This package contains the implementation of a universal REPL (Read-Eval-Print-Loop) which can be used on top of a Curry compiler. Thus, if the Curry compiler supports some standard options (see below), it can be extended to a simple interactive programming environment.
The specification of the concrete compiler is provided as an element of type
REPL.Compiler.CCDescription. The entry point of the REPL is the operation
mainREPL defined in module
REPL.Main. The directory
examples contains example specifications.
Basically, the REPL translates each expression to be evaluated into a program with a
main operation. This program is compiled and then executed. In order to implement this kind of REPL, it should be possible to invoke the Curry compiler
cc as follows:
cc [-vn] [-iDIR] ... [-iDIR] [--parse-options="PO"] [-c|--compile] MOD
-vn: verbosity with 0<=n<=4
DIRto search for imported modules
-c: compile only
PO: options passed to the Curry front end
MOD: the module to be compiled containing an operation
This command should compile module
MOD (and, if necessary, all imported modules) and create an executable
MOD which executes the operation
main in this module.
MOD might be a hierarchical module name, e.g.,
Dir.Mod. In this case, the executable
Dir.Mod is generated where the source code of the module is stored in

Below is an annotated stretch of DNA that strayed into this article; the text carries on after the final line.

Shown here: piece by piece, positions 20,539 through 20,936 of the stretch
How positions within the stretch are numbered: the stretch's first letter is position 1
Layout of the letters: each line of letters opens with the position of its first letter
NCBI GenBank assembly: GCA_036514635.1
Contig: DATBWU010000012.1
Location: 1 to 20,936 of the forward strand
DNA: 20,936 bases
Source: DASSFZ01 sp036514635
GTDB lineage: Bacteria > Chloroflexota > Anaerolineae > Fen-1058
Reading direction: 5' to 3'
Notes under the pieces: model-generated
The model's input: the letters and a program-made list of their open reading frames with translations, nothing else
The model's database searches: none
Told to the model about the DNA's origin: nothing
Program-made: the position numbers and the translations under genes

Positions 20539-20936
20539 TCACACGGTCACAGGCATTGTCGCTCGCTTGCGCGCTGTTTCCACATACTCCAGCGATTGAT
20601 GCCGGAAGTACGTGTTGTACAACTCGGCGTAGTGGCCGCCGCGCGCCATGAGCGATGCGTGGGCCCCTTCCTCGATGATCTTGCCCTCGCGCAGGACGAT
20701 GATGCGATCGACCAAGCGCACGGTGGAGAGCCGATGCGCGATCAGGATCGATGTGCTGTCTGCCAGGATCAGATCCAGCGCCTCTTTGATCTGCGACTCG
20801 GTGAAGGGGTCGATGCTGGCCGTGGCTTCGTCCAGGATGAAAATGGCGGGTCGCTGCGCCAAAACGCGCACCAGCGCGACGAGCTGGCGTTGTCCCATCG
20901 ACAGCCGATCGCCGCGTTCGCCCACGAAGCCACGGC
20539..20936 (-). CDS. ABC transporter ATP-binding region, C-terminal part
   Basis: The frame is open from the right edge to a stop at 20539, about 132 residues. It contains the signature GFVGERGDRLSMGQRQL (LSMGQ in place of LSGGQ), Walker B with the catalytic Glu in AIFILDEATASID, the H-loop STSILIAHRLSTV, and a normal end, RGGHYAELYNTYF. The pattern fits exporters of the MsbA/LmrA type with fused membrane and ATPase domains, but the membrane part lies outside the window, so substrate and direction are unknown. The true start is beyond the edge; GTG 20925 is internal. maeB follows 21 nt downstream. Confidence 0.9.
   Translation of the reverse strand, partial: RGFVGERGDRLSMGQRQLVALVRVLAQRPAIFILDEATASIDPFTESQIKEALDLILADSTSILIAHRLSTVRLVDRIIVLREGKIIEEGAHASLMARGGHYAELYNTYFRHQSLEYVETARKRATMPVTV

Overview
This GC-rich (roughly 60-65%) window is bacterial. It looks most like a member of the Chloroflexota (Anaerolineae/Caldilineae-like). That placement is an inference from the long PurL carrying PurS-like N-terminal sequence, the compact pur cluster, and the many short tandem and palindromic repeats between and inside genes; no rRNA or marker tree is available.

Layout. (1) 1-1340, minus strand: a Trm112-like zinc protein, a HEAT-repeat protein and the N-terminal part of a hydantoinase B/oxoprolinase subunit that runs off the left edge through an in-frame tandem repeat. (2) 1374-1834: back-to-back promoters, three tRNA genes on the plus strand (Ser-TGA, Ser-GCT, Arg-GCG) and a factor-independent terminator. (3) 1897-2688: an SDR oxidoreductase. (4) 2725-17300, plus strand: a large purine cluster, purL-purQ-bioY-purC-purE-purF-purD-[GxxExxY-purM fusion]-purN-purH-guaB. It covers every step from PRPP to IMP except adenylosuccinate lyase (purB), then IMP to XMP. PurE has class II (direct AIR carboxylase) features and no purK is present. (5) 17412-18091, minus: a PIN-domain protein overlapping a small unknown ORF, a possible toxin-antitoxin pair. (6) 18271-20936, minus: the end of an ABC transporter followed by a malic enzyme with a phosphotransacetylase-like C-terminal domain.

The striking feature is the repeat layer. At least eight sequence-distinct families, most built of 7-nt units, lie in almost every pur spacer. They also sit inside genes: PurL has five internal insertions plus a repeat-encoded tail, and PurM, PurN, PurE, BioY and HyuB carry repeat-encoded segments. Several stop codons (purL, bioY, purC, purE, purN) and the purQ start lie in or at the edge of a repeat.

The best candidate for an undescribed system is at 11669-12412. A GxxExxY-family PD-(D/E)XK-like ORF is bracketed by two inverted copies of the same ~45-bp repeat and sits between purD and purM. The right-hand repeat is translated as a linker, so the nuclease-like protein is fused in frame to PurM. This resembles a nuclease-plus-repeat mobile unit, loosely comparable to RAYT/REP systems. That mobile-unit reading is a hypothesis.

If the option
--compile is provided, the executable is not generated. This might be reasonable to compile all modules in order to check for errors and speed up later compilations without re-compiling all imports.
If the module name is prefixed by a path, e.g.,
dir1/dir2/Mod, then we change into the directory of the path (
dir1/dir2) and compile the main module there.
Options beyond this general usage might depend on the compiler. For instance, each compiler might implement a different set of search strategies. Here are some examples of options and their values:
The actual options are specified by data of type
CCOption (see module
In order to use a Curry compiler together with CPM, it has to support some options so that CPM can interact with the compiler. The Curry REPL implements these options provided that the Curry compiler itself provides options about its version. If
cc is the executable of the compiler, the following options must exist:
cc --compiler-name: Shows that name of the compiler (which occurs in compiler dependencies of package specifications) and quits.
cc --numeric-version: Shows the compiler version quits.
cc --base-version: Shows the version of the base libraries implemented by the compiler and quits.
These options can also be combined. In this case the information is shown in subsequent lines, as shown in this example for PAKCS:
> pakcs --compiler-name --numeric-version --base-version pakcs 3.3.0 3.0.0
The intermediate files produced by the compiler should be stored in the directory
relative to the directory of the source file. If the source file is a hierarchical module, the same hierarchy is used relative to
When CPM starts a Curry system (via
cypm curry), it sets the environment variable
CURRYPATH to the load path of all included packages and passes the option
--nocypm to the executable of the Curry system. Usually, when a Curry system is started, it should query CPM (by
cypm deps -p) to get the value of
CURRYPATH to load modules. The option
--nocypm is intended to turn off this behavior.
If CPM installs an executable, it passes the following options (REPL commands) to the compiler:
> cc :set v0 :load MAINMOD :save :quit
v0 is replaced by
v1 in debug mode). The execution of this command should install the executable